Gunwalker: Lanny Breuer Fails to Take Pressure off Eric Holder
An attempt to turn Breuer into the fall guy for the attorney general seems to have failed.
November 2, 2011 - 12:00 am
Congressional pressure continues to build for holding responsible the federal employees who walked thousands of weapons to Mexican cartel members.
The plot, dubbed “Gunwalker,” was first revealed when a U.S. Border Patrol Agent named Brian Terry was killed in a firefight with Mexican bandits in Arizona. Two of the weapons found at the crime scene were traced to Operation Fast and Furious, a multi-agency project that increasingly looks like an attempt to arm the Sinaloa cartel with the kind of firearms that President Obama, Attorney General Eric Holder, and other key administration figures and allies in the Democratic Party have desired to ban for years.
The number of members of Congress calling for Attorney General Eric Holder’s immediate resignation for his role in the plot has grown quickly in recent days: 29 members are now demanding it, with 12 additions on Monday. The group shares the belief that Holder was being deceptive in his May 3 testimony when he claimed he had only recently heard of Operation Fast and Furious. Documentation shows that he was sent reports about the operation on at least five occasions, and emails show that his top staffers were intimately aware of the inner workings of the gunwalking plot.
Mexican Attorney General Marisela Morales has stated her belief that weapons traced back to Operation Fast and Furious are responsible for the murders of more than 200 Mexican citizens. Operation Fast and Furious was just one of at least ten gunwalking operations in five states that may have sent tens of thousands of weapons into the hands of criminals on both sides of the border.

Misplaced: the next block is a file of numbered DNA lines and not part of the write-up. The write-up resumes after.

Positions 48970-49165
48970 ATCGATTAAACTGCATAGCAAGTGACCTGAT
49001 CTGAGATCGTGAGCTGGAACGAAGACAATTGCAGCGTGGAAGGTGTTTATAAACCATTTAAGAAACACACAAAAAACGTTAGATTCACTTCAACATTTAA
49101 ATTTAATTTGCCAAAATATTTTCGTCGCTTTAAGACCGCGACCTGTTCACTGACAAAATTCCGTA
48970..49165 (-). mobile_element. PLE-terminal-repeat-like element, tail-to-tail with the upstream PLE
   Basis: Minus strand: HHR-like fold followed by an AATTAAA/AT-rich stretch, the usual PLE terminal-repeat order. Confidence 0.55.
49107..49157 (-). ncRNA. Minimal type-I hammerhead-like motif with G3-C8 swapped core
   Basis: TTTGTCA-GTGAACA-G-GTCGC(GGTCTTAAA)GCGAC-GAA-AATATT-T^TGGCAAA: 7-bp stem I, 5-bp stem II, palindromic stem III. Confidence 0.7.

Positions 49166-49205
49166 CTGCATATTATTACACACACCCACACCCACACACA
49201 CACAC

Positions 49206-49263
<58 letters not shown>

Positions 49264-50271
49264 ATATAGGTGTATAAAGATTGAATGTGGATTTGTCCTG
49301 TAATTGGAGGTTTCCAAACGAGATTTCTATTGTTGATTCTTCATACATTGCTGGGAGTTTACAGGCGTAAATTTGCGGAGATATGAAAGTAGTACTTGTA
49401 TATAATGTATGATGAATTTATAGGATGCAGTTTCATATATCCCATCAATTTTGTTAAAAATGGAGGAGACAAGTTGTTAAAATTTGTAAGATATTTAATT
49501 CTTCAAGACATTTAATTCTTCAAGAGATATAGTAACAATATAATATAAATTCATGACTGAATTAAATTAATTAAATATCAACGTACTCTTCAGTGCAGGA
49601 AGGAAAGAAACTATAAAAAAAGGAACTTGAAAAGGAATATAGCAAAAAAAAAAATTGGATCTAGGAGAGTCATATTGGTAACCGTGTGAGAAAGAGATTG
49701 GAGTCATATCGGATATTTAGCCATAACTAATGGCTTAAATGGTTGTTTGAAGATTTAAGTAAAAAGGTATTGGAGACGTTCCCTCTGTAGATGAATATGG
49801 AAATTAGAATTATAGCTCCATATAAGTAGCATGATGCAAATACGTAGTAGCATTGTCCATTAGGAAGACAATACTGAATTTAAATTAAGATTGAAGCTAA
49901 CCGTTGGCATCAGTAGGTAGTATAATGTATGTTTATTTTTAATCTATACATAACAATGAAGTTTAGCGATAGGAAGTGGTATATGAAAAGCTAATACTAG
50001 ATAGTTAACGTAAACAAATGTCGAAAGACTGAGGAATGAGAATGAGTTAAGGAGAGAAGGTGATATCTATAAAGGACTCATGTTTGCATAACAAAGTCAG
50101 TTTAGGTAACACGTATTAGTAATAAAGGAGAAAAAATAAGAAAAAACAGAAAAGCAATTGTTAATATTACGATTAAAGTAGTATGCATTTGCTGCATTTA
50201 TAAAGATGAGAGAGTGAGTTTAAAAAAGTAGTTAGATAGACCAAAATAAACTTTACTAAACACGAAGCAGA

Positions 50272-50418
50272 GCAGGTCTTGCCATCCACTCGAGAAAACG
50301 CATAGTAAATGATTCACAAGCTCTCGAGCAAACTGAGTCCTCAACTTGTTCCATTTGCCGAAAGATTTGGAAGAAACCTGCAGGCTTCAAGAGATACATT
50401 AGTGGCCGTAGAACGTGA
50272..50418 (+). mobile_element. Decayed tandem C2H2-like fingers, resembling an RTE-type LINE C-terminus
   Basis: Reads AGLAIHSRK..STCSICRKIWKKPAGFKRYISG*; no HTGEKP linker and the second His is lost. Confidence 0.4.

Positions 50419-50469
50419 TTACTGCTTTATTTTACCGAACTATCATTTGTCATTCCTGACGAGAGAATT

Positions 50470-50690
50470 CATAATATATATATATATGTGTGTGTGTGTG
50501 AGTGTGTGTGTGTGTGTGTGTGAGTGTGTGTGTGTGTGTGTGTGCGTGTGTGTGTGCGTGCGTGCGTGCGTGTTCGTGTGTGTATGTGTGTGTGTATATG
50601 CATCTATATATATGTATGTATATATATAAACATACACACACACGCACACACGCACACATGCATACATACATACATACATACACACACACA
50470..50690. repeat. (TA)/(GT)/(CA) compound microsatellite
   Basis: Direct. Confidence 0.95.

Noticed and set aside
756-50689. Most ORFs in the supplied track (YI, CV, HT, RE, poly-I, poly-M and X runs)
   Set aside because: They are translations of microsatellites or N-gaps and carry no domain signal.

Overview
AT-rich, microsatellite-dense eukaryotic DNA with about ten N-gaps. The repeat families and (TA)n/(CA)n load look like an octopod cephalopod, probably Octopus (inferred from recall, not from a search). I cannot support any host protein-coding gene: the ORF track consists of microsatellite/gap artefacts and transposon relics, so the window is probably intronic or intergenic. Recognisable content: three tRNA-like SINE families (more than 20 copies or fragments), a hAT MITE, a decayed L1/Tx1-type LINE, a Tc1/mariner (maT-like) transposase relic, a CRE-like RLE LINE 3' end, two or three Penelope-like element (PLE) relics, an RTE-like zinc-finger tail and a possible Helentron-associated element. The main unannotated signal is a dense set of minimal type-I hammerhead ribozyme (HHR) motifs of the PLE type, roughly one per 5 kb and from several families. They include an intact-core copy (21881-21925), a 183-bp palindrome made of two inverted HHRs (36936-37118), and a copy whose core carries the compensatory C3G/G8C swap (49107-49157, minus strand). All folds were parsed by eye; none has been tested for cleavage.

Perhaps in an effort to dampen calls for Attorney General Holder’s resignation or firing, head of the Department of Justice Criminal Division Lanny Breuer seems ready to take the fall for the administration.
The DOJ dumped 652 pages of documents on Monday, and even “helpfully” suggested that Breuer knew of the gunwalking in Operation Fast and Furious as far back as April of 2010.
Senator Charles Grassley — who along with House Oversight and Government Reform Committee Chairman Darrell Issa has been the driving forces behind the congressional investigations — was not impressed with the DOJ’s willingness to sacrifice Breuer. Grassley released the following statement in response:
There are 652 pages of documents that our investigators will scour over the next several days, beyond the few that the Justice Department pointed out. At first glance, though, the documents indicate that contrary to previous denials by the Justice Department, the criminal division has a great deal of culpability in sweeping the previous Wide Receiver strategy under the rug and then allowing the subsequent Operation Fast and Furious to continue without asking key questions.